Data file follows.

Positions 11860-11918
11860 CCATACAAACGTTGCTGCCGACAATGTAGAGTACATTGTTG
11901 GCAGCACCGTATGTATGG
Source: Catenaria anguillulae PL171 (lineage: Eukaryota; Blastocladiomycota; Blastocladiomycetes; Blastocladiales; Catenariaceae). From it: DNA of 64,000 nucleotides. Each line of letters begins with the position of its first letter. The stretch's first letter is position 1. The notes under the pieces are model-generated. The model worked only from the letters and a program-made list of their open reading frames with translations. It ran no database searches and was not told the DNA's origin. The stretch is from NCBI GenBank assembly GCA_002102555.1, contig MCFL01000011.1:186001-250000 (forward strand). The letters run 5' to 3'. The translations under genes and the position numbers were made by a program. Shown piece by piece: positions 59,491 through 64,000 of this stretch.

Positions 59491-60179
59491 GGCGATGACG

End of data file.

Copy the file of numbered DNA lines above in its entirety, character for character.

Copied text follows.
Positions 11860-11918
11860 CCATACAAACGTTGCTGCCGACAATGTAGAGTACATTGTTG
11901 GCAGCACCGTATGTATGG
Source: Catenaria anguillulae PL171 (lineage: Eukaryota; Blastocladiomycota; Blastocladiomycetes; Blastocladiales; Catenariaceae). From it: DNA of 64,000 nucleotides. Each line of letters begins with the position of its first letter. The stretch's first letter is position 1. The notes under the pieces are model-generated. The model worked only from the letters and a program-made list of their open reading frames with translations. It ran no database searches and was not told the DNA's origin. The stretch is from NCBI GenBank assembly GCA_002102555.1, contig MCFL01000011.1:186001-250000 (forward strand). The letters run 5' to 3'. The translations under genes and the position numbers were made by a program. Shown piece by piece: positions 59,491 through 64,000 of this stretch.

Positions 59491-60179
59491 GGCGATGACG